The data used for its analysis was sourced from the Manheim Used Vehicle Value Index, a well-respected key performance indicator closely followed by U.S. retailers. The Index revealed that used car prices had fallen roughly 15% in 2022, making it one of the worst performing years on record. In 2021, automakers were forced to halt operations in response to material and labor shortages, forcing many would-be buyers to turn to pre-owned sellers. Consequently, the used-vehicle market was performing at an all time high when it entered into the new year, and vehicles were selling at record highs. However, external factors, such as supply chain recoveries and resumed production, gave consumers more choices in 2022, and caused the inflated demand to drop significantly in the last three quarters, bringing prices down with it.
In spite of the year’s poor performance, however, Cox argued that the two years of respective highs and lows were good indications that a market normalization would occur, especially since the external factors prevalent throughout both years had mostly run their course. Although the firm’s chief economist, Jonathan Smoke, warned that a pre-pandemic used-vehicle market may never be seen again, he noted that “all indicators point to reaching equilibrium in the second half of 2023.”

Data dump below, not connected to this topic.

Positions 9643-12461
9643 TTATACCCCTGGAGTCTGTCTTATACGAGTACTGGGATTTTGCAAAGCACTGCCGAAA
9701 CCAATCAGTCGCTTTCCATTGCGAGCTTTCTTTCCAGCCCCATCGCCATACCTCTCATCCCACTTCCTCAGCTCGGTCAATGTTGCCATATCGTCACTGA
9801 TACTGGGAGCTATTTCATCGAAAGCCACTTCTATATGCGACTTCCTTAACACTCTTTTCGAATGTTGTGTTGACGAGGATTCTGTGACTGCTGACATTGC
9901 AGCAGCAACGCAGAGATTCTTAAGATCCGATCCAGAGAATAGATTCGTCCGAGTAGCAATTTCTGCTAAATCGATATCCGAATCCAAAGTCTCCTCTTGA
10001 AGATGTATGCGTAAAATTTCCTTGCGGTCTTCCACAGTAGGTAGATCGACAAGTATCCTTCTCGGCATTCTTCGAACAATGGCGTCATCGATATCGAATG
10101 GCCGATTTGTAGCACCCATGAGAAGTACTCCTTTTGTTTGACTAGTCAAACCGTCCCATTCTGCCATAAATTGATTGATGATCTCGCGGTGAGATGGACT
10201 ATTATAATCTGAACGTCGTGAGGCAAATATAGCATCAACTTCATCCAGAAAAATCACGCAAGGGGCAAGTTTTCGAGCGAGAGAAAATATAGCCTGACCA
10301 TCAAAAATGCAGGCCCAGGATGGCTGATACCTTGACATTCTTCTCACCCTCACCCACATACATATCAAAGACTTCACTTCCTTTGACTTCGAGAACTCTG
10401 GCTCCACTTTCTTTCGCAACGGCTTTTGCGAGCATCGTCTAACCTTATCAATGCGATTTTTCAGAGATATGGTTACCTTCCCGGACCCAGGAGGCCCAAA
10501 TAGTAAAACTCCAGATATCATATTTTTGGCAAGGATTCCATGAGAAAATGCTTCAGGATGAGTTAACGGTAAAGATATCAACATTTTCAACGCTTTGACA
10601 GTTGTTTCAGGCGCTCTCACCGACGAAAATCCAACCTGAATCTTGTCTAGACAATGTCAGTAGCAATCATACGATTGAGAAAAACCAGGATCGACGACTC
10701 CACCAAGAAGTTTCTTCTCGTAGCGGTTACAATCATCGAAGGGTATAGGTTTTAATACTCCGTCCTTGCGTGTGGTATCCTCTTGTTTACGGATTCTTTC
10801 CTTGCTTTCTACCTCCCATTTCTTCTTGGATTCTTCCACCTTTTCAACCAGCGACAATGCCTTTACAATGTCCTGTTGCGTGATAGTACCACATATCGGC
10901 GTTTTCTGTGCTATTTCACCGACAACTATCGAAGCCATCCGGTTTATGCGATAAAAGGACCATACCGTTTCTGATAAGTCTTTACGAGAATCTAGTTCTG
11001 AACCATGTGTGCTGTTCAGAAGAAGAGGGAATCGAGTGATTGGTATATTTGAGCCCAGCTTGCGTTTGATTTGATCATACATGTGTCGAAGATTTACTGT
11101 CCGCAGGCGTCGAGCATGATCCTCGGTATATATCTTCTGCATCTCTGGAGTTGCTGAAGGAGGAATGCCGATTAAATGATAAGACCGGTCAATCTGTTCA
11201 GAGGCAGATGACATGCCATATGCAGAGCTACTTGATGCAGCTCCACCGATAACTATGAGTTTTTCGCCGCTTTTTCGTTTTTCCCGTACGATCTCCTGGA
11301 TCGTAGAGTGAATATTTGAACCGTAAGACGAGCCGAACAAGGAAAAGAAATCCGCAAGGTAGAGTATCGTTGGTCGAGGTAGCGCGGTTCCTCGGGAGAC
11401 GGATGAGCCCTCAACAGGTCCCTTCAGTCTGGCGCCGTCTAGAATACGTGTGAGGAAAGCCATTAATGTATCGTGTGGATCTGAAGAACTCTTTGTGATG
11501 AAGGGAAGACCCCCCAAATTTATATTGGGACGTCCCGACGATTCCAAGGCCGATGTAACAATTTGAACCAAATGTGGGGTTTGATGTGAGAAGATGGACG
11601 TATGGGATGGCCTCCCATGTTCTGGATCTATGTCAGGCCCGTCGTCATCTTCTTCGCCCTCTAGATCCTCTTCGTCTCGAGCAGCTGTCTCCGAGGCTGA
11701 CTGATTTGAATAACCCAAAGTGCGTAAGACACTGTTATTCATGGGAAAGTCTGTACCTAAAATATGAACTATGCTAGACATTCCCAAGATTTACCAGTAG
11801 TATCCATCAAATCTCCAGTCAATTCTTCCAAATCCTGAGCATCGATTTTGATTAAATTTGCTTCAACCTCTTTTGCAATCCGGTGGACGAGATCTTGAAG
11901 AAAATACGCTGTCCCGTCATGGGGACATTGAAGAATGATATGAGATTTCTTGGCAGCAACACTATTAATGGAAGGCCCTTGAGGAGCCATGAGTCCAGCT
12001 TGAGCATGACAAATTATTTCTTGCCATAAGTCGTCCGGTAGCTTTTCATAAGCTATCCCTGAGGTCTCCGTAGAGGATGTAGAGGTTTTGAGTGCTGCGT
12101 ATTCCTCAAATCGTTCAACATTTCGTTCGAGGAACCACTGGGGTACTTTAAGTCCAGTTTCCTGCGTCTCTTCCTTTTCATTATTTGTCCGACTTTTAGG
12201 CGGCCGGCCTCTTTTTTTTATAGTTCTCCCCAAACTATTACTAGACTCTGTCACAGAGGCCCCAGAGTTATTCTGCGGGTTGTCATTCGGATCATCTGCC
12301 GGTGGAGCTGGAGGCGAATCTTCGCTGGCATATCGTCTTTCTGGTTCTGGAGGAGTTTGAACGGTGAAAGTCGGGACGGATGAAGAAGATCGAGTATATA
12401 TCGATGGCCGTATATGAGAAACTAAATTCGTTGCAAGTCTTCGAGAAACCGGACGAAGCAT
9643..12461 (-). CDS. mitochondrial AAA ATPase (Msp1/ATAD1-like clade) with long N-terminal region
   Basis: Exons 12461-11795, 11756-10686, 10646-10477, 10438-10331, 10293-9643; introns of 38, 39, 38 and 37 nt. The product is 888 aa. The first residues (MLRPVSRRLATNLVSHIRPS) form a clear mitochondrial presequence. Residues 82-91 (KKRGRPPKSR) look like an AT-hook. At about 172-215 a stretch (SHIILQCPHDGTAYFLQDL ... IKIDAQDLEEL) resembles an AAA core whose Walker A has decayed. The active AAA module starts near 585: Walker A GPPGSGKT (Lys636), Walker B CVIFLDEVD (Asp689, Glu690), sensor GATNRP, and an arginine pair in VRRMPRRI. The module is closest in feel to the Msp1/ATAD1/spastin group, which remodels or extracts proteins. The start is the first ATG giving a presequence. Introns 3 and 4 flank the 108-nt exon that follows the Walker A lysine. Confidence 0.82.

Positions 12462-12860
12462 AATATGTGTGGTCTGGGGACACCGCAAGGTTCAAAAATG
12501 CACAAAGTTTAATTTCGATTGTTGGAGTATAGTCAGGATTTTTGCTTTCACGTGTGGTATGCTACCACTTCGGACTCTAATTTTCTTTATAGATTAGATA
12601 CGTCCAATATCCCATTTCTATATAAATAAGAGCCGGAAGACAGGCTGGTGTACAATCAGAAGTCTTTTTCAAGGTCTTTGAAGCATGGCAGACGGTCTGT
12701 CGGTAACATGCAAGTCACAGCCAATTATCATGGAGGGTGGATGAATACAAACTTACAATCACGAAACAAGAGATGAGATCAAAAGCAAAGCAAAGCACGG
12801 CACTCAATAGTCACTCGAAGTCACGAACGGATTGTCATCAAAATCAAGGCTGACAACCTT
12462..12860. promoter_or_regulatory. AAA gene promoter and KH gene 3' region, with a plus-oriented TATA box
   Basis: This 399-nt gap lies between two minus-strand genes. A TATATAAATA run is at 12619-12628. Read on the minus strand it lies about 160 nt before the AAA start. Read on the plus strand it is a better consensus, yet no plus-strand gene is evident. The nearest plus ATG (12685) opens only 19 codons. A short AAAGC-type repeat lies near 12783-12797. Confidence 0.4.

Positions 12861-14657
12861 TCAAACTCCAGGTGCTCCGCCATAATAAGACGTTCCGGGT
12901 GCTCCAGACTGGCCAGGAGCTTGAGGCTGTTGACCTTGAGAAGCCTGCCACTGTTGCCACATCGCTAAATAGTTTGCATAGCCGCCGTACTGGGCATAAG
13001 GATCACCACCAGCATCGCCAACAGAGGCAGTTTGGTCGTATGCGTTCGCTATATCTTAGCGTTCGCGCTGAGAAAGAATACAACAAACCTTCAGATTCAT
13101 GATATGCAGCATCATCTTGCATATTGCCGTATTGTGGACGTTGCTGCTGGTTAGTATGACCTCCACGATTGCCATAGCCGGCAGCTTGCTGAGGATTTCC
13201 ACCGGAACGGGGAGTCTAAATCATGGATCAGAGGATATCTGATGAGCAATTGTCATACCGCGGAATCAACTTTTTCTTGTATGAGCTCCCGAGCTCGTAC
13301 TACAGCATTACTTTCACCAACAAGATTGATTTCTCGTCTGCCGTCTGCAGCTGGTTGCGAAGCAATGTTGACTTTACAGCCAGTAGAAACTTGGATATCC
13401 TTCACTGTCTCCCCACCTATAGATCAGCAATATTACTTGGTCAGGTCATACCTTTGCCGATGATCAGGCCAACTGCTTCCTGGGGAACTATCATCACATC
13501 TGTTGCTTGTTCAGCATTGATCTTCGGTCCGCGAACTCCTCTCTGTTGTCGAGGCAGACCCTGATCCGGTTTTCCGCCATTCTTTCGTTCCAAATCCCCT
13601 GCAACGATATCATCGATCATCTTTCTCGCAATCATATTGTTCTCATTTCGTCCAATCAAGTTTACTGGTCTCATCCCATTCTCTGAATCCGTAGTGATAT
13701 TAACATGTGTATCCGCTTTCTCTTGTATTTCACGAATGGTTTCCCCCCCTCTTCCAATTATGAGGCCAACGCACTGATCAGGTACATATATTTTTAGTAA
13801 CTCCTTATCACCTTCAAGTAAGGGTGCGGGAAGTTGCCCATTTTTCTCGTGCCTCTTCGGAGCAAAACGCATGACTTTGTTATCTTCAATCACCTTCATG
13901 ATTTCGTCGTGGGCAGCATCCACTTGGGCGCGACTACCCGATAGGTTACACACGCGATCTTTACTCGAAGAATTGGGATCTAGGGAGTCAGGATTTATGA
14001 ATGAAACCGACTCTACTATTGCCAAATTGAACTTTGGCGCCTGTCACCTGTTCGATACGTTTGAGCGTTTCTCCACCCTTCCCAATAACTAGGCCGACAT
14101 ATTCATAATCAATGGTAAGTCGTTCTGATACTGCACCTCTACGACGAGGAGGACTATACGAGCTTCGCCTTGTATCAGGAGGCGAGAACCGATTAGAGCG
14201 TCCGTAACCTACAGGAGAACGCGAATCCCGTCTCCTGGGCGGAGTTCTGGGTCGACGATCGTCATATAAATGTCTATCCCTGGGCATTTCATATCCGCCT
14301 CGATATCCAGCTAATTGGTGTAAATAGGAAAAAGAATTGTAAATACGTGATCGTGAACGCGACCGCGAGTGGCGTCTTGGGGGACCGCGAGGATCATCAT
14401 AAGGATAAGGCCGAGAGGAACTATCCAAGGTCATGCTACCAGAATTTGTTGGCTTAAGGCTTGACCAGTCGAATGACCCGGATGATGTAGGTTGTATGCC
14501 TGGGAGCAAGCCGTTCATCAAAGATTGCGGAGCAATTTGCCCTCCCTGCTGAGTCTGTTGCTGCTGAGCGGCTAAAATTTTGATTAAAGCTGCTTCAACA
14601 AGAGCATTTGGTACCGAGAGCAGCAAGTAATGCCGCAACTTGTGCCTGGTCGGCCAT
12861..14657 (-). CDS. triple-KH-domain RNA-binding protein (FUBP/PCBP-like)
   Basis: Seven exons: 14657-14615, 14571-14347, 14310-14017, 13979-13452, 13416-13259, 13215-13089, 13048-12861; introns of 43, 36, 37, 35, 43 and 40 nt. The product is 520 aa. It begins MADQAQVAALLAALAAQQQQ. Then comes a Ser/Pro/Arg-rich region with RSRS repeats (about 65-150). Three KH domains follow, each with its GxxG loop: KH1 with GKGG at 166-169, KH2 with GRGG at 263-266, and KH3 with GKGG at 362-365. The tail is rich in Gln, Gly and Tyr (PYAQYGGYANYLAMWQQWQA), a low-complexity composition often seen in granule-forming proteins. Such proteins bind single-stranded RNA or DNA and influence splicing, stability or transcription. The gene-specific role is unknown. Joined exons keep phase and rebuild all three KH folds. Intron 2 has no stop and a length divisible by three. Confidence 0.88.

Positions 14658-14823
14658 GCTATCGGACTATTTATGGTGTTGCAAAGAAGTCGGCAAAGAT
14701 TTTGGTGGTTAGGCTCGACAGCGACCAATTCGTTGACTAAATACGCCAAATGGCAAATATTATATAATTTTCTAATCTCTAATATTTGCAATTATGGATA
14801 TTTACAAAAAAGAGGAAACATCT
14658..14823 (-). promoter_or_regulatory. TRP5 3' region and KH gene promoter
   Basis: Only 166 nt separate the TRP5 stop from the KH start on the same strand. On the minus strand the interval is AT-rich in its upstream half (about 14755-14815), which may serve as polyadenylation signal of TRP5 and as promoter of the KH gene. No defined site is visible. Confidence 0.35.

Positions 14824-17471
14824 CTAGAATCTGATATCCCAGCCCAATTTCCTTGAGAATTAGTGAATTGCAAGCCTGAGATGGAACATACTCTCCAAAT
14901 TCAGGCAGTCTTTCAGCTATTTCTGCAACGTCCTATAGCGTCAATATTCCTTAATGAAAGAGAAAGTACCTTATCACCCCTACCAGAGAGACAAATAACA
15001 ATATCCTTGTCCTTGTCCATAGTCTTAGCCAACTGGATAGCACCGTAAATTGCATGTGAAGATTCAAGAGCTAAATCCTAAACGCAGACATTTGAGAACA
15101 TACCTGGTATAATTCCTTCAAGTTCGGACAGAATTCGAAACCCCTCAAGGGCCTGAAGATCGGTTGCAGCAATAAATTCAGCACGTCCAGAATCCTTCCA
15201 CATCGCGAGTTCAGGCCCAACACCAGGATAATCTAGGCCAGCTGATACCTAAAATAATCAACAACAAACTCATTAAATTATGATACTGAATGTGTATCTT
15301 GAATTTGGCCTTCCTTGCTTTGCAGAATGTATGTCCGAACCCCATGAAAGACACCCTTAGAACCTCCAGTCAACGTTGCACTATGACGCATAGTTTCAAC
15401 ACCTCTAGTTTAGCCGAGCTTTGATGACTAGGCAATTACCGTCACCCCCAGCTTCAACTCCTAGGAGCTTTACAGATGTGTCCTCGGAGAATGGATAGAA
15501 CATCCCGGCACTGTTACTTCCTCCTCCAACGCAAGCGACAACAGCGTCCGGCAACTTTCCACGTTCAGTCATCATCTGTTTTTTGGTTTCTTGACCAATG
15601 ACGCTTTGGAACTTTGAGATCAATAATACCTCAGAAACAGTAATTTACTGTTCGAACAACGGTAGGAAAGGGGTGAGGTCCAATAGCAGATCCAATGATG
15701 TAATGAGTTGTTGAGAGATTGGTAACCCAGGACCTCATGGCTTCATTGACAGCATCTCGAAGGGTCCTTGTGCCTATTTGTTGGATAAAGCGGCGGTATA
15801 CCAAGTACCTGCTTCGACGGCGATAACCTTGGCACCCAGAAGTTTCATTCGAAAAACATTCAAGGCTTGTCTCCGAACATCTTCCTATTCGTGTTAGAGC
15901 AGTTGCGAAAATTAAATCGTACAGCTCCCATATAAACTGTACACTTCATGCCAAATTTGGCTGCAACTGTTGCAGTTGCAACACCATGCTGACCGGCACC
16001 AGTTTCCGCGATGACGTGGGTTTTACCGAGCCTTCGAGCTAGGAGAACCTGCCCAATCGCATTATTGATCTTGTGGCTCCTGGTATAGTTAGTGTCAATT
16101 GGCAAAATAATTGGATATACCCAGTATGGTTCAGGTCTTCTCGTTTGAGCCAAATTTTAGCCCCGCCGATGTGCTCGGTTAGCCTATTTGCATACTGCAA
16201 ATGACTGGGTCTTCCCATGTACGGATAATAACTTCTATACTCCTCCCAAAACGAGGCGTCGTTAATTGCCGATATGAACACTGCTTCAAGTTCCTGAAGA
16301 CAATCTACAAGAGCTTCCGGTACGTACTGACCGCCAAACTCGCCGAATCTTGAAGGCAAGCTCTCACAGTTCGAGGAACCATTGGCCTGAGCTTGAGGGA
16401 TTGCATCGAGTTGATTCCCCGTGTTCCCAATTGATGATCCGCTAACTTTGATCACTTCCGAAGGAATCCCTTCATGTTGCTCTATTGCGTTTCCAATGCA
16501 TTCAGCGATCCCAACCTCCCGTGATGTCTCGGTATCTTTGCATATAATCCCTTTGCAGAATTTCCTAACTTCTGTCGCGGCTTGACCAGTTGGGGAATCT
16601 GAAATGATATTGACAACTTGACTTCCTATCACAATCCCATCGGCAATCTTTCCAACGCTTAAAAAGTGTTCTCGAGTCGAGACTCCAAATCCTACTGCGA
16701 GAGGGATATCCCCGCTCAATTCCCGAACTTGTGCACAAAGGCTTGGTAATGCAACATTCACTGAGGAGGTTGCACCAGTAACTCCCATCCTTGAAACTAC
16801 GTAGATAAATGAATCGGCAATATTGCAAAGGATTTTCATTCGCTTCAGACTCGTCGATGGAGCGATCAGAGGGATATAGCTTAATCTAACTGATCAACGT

This is good news for pre-owned retailers, who have struggled with the volatility of the used-vehicle market for several years. Although the auto industry is expecting to encounter more difficulties than ever in the first two quarters of 2023, it is generally agreed that with an easing of supply chain strains, a halt to interest rate hikes and increases to dealership inventory, later months are likely to function normally.
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